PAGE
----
Tag Archives: Trout Fishing

How to Catch More Trout Than you Ever Imagined Possible!

The simplest way to catch more trout than you ever imagined is to do the opposite of what most other anglers do. I realize that this might sound like advice that comes directly out of an episode of Seinfeld, but it’s true. Most anglers are like sheep and do whatever it is that the crowd does. If that means using the same rod and reel for all of your fishing, so be it. If that means not walking any farther than the worn trail goes, so be it.

If you’re going to be successful as a trout angler, you need to have a trout rod and reel. That rod and reel should be light action (at the biggest). I personally prefer ultra light action rods and reels for trout, but light action will work. The rod should be no longer than six feet. For trout fishing rods, I prefer five footers but it’s not necessary for the rod to be longer than six feet. An ultra light reel that matches the rod will work fine, just nothing too big. This reel should be spooled with line no heavier than six pound test line. Six pound is the maximum. Again, I prefer four pound test line, but nothing larger than six pound, certainly not for good fly fishing anyway.

Now that we’ve covered the size of our gear and the size of our line, the next important aspect of catching trout, is the size of your hooks. Most anglers use hooks that are entirely too large for trout fishing. I’m of course speaking of regular fishing here, not ‘flea flicking’. ‘Flea Flickers’ aren’t afraid to use small hooks, hell they have to fleas aren’t very big. I’m speaking to all of the normal anglers out there and most of you use hooks that are entirely too large. I personally use size 10 hooks, and in order to catch more trout than you ever imagined, don’t use a hook larger than a size 8. I suggest using a set of gang hooks (which is simply two hooks tied in tandem). If you truly want to catch more trout than you ever imagined, I suggest using the good old earth worm for bait. A worm baited on a set of #10 gang hooks is deadly. You see the small hooks eliminate the dreaded “worm ball”. The “worm ball” is whren an angler uses a single hook that’s too large and threads the worm on to said hook, thus creating a “worm ball”. There is nothing natural about presenting a worm like this, and the amount of trout caught is directly affected.

If you begin to employ the tips outlined in this article (rod and reel size, line size, hook size, and type of bait) you will catch more trout than you ever imagined. Never forget what Steven Wright said, “There’s a fine line between fishing and just standing on the shore like an idiot.”

Stevie James is an experienced fisherman who has set up a Free Fishing Information website to offer free tips, techniques and tutorials that will really help you on the way to more successful and more enjoyable fishing!

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Fishing Holiday Destinations Around The World

Fishing has grown into an extremely popular sport around the world. It has to be one of the most relaxing and satisfying sporting holidays to go on. There can be very few things more satisfying than taking a relaxing fishing holiday break in a peaceful location staying in a holiday home and participating in the sport that you love.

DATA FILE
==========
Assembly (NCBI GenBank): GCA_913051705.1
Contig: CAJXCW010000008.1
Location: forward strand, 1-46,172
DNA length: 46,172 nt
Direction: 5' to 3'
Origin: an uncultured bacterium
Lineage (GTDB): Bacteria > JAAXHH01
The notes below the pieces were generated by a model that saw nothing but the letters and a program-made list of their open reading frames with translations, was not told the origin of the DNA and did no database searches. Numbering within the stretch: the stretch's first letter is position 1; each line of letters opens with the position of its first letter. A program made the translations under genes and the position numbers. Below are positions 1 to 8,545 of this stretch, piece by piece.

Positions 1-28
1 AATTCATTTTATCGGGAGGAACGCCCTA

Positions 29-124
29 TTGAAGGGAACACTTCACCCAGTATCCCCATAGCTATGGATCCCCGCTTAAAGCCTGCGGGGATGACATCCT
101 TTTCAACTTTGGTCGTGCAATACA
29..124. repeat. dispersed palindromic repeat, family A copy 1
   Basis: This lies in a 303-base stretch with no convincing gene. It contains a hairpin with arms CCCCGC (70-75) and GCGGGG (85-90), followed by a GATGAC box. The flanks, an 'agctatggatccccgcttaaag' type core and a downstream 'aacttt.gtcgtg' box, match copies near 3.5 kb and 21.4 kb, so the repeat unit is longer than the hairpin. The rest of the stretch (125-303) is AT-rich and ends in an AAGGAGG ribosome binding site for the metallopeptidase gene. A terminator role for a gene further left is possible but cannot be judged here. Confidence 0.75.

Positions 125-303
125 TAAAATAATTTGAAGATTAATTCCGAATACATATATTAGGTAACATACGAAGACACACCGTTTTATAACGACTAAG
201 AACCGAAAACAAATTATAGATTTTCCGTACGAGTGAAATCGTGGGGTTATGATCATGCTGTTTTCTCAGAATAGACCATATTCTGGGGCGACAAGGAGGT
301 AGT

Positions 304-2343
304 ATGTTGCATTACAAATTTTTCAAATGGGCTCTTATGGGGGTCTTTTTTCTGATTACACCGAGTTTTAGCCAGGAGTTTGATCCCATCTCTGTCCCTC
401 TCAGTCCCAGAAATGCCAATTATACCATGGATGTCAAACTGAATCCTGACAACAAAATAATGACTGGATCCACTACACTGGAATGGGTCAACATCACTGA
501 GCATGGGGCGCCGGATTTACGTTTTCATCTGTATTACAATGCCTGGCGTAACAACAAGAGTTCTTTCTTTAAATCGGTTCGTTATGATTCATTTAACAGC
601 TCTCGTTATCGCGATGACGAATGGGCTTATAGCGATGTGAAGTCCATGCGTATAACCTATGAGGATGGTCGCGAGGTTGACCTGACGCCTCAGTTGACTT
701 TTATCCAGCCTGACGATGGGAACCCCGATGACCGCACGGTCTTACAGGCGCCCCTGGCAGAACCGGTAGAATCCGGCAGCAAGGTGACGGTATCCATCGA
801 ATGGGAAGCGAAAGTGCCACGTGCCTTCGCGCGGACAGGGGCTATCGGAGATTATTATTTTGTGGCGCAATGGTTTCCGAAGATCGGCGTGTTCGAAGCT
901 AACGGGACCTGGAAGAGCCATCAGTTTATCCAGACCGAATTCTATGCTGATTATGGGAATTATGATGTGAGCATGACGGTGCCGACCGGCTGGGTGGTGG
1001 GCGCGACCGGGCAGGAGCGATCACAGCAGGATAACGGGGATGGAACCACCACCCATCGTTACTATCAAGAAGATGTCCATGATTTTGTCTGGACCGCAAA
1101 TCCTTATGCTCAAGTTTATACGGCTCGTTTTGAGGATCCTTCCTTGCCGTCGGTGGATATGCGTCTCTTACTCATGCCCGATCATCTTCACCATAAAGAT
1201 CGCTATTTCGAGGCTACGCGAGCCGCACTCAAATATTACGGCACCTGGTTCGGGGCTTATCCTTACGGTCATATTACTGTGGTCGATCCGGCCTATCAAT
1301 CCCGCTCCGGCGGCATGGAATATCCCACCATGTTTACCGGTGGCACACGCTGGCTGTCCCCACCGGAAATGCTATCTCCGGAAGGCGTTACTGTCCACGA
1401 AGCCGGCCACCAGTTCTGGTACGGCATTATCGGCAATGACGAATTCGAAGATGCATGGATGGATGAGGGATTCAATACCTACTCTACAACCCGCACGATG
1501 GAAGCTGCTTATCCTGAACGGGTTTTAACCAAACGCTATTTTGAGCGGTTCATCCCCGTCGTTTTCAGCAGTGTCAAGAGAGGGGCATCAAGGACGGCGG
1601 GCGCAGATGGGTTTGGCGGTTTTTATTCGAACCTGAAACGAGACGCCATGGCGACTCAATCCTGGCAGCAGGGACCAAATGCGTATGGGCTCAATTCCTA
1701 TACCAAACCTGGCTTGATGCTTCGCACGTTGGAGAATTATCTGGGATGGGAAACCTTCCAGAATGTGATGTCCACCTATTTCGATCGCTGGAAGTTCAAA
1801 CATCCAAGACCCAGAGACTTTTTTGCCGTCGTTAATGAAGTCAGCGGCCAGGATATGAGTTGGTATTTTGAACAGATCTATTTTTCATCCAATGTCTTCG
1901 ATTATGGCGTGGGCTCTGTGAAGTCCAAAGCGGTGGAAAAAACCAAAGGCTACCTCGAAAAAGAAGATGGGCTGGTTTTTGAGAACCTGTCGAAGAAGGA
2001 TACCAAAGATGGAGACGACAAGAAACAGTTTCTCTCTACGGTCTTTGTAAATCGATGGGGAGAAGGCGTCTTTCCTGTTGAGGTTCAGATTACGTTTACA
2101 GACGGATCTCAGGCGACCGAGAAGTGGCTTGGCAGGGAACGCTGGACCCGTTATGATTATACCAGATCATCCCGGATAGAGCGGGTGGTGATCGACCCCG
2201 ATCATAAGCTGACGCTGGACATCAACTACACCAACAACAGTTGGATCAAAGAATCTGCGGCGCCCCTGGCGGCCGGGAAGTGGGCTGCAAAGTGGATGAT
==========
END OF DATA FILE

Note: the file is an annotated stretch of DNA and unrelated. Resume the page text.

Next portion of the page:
Scotland has some of the best salmon fishing in the world and a top fishing holiday destination. Many Americans come on vacation to Scotland to catch a Scottish salmon. During the day they fish in beautiful surroundings and at night many stay in a holiday cottage of farmhouse. That way the fishermen can get a taste of the local culture and cuisine, with many taking their caught fish back to their holiday cottage and cooking it themselves.

Trout fishing is popular in England with fishermen trying their hand at fishing a local river and staying in a rental cottage. Sea fishing has also become extremely popular in the U.K and many people now take their holidays down in Devon to go sea fishing. While fishing in Devon many fishermen bring their families with them and rent a holiday home to stay in during their vacation.

France has always been a popular tourist destination for its beautiful beaches, countryside and food. It is now also a favourite destination for fishermen going on weekend break fishing trips. Carp fishing is a popular French fishing holiday and some fishermen now go fishing to France on long weekend breaks. They find it a whole different world from the hustle and bustle of their normal everyday lives and find that it makes a relaxing holiday.

Many fishermen stay in local holiday homes and gites that are available to rent direct from their owners. When staying in these gites, they use them as a base to explore the rest of the countryside in the location that they are staying. There is nothing better than catching a fish in France and eating it with local crispy baguettes and locally produced French wine.

Europe provides many different types of fishing holiday and whether it be fly fishing, sea fishing or course fishing you are able to find a fishing holiday to suite your requirements and budgets. The beauty about staying in a holiday cottage or holiday home when on a fishing holiday is that you can pay as much or little money as you wish to secure your accommodation.

The more experienced fisherman looks for a different kind of fishing holiday. A popular location for catching catfish, char and trout is the French Rhone-Alps region and it is considered the kingdom of lake fishing, with slow, quiet water as well as rushing torrents.

The Ebro is the longest river in Spain and runs from the Atlantic coast in the north, to Spain’s Mediterranean coast, 130 km south of Barcelona. Many fishermen come here for the legendary fishing. They stay in holiday cottages and farmhouses and many combine the fishing with trips to the beach or cultural touring.

Iceland is also an extremely popular destination for fishing holidays. For those fishermen with a bigger budget for their fishing holidays, they may go on a fishing and safari holiday in South Africa staying in one of the holiday lodges. Others prefer to go to Yellowstone National Park in the USA gives and combine fishing with white water rafting. The truly adventurous fisherman may go fishing in the remote wilderness of Australia’s Northern Territory might appeal.